Five comments on Migron (ISRAEL HAYOM OP-ED) Dror Eydar 03/27/12)
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Chief Justice Asher Grunis
The extreme efforts to appoint Asher Grunis to the presidency of the
Supreme Court, following the Aharon Barak and Dorit Beinisch years,
are being presented as ridiculous in light of the recent High Court
of Justice ruling (rejecting a state-sponsored compromise and
enforcing the evacuation of the outpost of Migron by August). But
there is nothing ridiculous about it. Those who thought that Grunis
would supply rightist rulings essentially expected him to practice
the same kind of judicial activism as Barak and Beinisch – only from
But Grunis is not an activist. He is a formalist. On this issue he
had no choice but to rule the way he did, unless he was willing to go
the activist route and bend the law in accordance with his personal
views, the way Barak and Beinisch did.
The ruling to evacuate Migron was actually made long ago. The
question was enforcing it, or more accurately, not enforcing it. Let
me put the minds of the naysayers at ease: Despite expressions of
disappointment, when it comes to the court’s general direction, it
has embarked on a new path.
This was not a monumental decision – the deal that the state struck
with the residents of Migron remained intact – only the timetable
changed (the initial compromised stipulated an evacuation in 2015).
Next time, when Grunis rules on an issue that is a bit more
significant, that will actually affect the character of the Jewish
state, leftists will have to restrain their objections and repeat
their mantras: “rule of law” and “democracy” and the like.
The fact that most of the Migron residents belong to the generally
compliant religious Zionist camp has gone almost entirely unnoticed.
This particular stream of religious Zionism is characterized by the
adherence to the rule of the land even when contrary to their
Many Migron residents are students of Rabbi Zvi Yisrael Tau, an
educator, philosopher and exceptional intellectual. Following the
1995 assassination of Prime Minister Yitzhak Rabin, Tau issued harsh
remarks on the atmosphere that preceded the murder. He warned of a
systematic societal collapse and urged internal soul-searching. He
changed the way his students studied. In Gush Katif (a Gaza
settlement bloc that was evacuated in 2005) he encouraged his
students not to resist the evacuation. The emphasis was always the
mission: He explained that they were on a mission on behalf of the
nation, and if the nation didn’t want the mission to be carried out,
then they should try to convince the nation, and if they failed they
had to accept their fate.
Did the Migron affair end up lumping these national Zionists with the
most extreme settlers who exact “price-tag” revenge on Palestinians?
What did it do to their weakening arguments in the face of opponents
who claim that “there is no one to talk to?” Has anyone thought about
Dear friends, the battle over the land of Israel is wider than the
question of the existence of one community or another. Sometimes a
finger must be sacrificed in order to save the entire body. Not to
mention the fact that in this particular case we are not even talking
about amputation – all that is required is relocation, not demolition.
The Palestinians are not going anywhere, and nor are we. We must
learn to live with them in peace. These days, the U.N. Human Rights
Council is convening, once again, to condemn Israel for what it sees
as “occupied territories” and what we see as our homeland and the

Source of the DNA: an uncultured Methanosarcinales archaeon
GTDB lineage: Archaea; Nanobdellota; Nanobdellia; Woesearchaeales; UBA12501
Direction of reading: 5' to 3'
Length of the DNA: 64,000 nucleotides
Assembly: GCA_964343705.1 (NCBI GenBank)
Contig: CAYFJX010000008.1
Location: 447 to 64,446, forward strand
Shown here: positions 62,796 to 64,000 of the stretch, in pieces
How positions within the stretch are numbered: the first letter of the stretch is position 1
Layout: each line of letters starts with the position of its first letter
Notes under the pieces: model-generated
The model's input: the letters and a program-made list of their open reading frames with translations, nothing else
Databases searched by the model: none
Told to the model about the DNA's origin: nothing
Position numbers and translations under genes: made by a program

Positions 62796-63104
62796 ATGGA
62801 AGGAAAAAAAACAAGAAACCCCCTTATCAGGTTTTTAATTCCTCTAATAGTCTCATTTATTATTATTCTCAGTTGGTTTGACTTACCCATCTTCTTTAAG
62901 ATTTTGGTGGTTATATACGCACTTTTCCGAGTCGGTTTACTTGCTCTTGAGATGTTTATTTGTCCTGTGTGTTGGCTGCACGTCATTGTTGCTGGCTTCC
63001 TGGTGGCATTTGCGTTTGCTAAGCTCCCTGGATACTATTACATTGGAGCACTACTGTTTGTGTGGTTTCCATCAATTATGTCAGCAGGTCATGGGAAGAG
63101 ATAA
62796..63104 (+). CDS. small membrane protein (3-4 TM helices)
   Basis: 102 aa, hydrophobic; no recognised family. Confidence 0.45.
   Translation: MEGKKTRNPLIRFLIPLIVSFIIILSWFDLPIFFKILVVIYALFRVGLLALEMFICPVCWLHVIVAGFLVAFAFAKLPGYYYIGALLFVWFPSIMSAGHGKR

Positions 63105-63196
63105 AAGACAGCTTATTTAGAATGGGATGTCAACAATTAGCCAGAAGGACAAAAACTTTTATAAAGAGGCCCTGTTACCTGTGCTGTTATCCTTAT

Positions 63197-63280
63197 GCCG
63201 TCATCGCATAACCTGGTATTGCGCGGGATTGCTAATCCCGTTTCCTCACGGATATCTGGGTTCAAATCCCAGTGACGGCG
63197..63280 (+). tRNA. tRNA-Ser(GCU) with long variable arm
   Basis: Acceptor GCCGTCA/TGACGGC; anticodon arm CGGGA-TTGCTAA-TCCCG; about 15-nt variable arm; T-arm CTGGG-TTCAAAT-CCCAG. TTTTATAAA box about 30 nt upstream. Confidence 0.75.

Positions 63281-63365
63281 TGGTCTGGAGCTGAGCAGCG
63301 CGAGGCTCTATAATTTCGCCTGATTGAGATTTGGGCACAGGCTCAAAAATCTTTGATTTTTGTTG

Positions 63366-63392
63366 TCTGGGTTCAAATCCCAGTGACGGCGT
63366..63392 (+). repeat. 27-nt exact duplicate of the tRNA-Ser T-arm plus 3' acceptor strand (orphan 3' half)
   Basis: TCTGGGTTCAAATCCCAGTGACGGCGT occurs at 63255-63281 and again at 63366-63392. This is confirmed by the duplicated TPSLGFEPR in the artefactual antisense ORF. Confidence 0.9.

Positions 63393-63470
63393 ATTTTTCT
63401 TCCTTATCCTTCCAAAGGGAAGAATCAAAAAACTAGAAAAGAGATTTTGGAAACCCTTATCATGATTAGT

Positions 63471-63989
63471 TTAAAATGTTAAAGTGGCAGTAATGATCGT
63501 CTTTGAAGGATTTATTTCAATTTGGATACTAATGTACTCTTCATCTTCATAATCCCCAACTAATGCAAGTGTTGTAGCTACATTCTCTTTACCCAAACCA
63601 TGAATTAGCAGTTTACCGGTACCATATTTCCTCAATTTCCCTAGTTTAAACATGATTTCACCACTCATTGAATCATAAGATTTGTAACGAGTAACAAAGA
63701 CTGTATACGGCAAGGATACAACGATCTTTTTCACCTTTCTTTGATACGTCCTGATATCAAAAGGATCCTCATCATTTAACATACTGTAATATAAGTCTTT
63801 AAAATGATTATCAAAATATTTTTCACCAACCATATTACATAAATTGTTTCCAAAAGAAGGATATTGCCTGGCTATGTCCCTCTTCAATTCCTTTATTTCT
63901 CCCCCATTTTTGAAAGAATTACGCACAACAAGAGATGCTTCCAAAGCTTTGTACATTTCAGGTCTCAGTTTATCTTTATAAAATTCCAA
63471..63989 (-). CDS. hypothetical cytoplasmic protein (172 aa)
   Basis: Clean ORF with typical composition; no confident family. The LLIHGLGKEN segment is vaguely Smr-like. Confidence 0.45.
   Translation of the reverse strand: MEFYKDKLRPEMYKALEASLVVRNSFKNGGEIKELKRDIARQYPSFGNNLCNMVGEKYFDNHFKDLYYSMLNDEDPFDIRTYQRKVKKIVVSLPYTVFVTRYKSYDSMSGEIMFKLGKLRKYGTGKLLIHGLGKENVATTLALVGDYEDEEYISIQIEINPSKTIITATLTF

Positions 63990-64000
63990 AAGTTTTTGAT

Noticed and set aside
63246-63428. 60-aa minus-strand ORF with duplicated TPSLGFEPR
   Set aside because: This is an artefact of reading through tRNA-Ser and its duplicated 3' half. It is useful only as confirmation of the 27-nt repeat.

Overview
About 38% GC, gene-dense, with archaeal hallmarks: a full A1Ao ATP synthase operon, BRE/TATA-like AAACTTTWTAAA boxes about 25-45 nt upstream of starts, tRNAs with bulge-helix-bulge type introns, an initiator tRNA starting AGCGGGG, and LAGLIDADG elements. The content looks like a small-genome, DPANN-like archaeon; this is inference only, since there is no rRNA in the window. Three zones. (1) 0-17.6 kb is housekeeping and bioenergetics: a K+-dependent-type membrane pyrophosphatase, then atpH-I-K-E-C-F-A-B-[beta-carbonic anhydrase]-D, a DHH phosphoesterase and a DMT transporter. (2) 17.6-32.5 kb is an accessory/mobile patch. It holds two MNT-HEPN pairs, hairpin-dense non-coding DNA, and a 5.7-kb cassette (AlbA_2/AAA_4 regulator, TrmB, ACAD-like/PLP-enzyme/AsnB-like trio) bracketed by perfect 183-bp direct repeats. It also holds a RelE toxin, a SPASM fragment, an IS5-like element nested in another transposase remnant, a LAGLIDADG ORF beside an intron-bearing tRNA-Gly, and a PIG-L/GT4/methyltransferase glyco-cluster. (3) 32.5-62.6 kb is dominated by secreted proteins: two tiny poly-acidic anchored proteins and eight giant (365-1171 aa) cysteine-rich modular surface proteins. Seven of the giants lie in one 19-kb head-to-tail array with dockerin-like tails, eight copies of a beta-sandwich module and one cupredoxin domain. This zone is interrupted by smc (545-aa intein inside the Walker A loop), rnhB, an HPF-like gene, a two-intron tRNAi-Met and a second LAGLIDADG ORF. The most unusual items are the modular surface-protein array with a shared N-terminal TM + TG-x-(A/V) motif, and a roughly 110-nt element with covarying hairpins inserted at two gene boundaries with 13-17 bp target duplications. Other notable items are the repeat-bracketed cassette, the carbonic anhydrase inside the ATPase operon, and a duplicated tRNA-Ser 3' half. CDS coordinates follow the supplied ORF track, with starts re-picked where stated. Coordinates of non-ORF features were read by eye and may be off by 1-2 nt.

cradle of our nation. Though we are not required to comply with that
group of automatic hypocrites, we mustn’t give supporters of the
Human Rights Council any ammunition to use against us, especially
when compromise is possible.
Minister Without Portfolio Binyamin Ze’ev (Benny) Begin must be
commended for his loving and sympathetic mediation of the Migron
compromise. He was disgraced and humiliated by the leftist media over
it. Those who once hailed him as a democrat, the court’s gatekeeper
and the advocate of the rule of law were suddenly inciting against
him on Migron.
Begin sustained insults from the right side of the fence as well,
especially from the radical Right, which basically went about killing
the messenger instead of dealing with the real issue. Since their
loss in the 1992 elections (when Rabin was able to establish a
leftist coalition after more than a decade of the rule of the Right),
some in the radical Right haven’t learned their lesson: To them it’s
still all or nothing.
This is not the consensus, even among the residents of Judea and
Samaria. But the opponents of the settlement enterprise are just
waiting for remarks like that. They are also waiting with
anticipation for violent clashes between the army and the settlers –
Let’s go! Fight!
Channel 10 commentator Avishai Ben-Haim spoke Monday of the cruelty
displayed by leftist NGO Peace Now in acting to expel children and
families from their homes (the court’s decision to evacuate Migron
was based on a Peace Now petition arguing that the outpost had been
built on private Palestinian land). Ben-Haim was subjected to a
hailstorm of criticism by his colleagues over this remark. Though Ben-
Haim’s views represent the majority in Israel, in the media he is in
the minority of the minority. To our great shame. On the other hand,
Peace Now represents a negligible minority in the fringe of society,
but most journalists are sympathetic to its cause and its message.
Sigmund Freud spoke of two central desires, represented by Eros and
Thanatos -- sexuality vs. death; creation vs. destruction. The
analogy begs to be made: While the pioneers of our time are busily
building our nation and making it flourish, a small but loud and well-
connected minority is busy trying to demolish the life’s work of
these pioneers, which is in fact our own life’s work.
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